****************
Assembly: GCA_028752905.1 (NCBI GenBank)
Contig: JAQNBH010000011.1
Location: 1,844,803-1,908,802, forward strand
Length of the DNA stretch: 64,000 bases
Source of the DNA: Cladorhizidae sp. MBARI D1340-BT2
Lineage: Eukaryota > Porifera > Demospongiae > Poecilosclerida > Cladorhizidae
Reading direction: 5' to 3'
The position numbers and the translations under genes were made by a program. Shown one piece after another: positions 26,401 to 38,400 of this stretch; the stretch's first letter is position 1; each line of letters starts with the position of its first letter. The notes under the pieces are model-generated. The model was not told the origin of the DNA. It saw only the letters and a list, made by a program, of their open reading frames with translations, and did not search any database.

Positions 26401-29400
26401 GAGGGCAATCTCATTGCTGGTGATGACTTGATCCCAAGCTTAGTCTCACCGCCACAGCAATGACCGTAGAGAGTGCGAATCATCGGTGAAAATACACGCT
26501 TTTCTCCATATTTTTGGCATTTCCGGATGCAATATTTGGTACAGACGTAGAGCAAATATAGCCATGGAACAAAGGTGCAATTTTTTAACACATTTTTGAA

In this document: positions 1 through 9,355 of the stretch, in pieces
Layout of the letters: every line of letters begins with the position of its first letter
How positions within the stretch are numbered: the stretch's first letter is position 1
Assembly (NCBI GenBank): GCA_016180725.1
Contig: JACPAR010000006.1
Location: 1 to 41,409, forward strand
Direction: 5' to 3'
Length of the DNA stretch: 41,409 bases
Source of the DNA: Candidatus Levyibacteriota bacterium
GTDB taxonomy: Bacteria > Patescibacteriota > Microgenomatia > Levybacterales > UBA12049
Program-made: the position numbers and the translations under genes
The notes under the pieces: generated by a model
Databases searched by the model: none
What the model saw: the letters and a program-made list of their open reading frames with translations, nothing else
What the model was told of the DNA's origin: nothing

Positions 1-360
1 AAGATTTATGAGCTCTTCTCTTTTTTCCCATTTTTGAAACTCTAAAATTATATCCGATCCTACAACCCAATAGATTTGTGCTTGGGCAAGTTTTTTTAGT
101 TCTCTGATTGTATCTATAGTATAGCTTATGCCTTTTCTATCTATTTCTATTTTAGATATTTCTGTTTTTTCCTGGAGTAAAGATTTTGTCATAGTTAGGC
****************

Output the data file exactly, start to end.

Assembly: GCA_028752905.1 (NCBI GenBank)
Contig: JAQNBH010000011.1
Location: 1,844,803-1,908,802, forward strand
Length of the DNA stretch: 64,000 bases
Source of the DNA: Cladorhizidae sp. MBARI D1340-BT2
Lineage: Eukaryota > Porifera > Demospongiae > Poecilosclerida > Cladorhizidae
Reading direction: 5' to 3'
The position numbers and the translations under genes were made by a program. Shown one piece after another: positions 26,401 to 38,400 of this stretch; the stretch's first letter is position 1; each line of letters starts with the position of its first letter. The notes under the pieces are model-generated. The model was not told the origin of the DNA. It saw only the letters and a list, made by a program, of their open reading frames with translations, and did not search any database.

Positions 26401-29400
26401 GAGGGCAATCTCATTGCTGGTGATGACTTGATCCCAAGCTTAGTCTCACCGCCACAGCAATGACCGTAGAGAGTGCGAATCATCGGTGAAAATACACGCT
26501 TTTCTCCATATTTTTGGCATTTCCGGATGCAATATTTGGTACAGACGTAGAGCAAATATAGCCATGGAACAAAGGTGCAATTTTTTAACACATTTTTGAA

In this document: positions 1 through 9,355 of the stretch, in pieces
Layout of the letters: every line of letters begins with the position of its first letter
How positions within the stretch are numbered: the stretch's first letter is position 1
Assembly (NCBI GenBank): GCA_016180725.1
Contig: JACPAR010000006.1
Location: 1 to 41,409, forward strand
Direction: 5' to 3'
Length of the DNA stretch: 41,409 bases
Source of the DNA: Candidatus Levyibacteriota bacterium
GTDB taxonomy: Bacteria > Patescibacteriota > Microgenomatia > Levybacterales > UBA12049
Program-made: the position numbers and the translations under genes
The notes under the pieces: generated by a model
Databases searched by the model: none
What the model saw: the letters and a program-made list of their open reading frames with translations, nothing else
What the model was told of the DNA's origin: nothing

Positions 1-360
1 AAGATTTATGAGCTCTTCTCTTTTTTCCCATTTTTGAAACTCTAAAATTATATCCGATCCTACAACCCAATAGATTTGTGCTTGGGCAAGTTTTTTTAGT
101 TCTCTGATTGTATCTATAGTATAGCTTATGCCTTTTCTATCTATTTCTATTTTAGATATTTCTGTTTTTTCCTGGAGTAAAGATTTTGTCATAGTTAGGC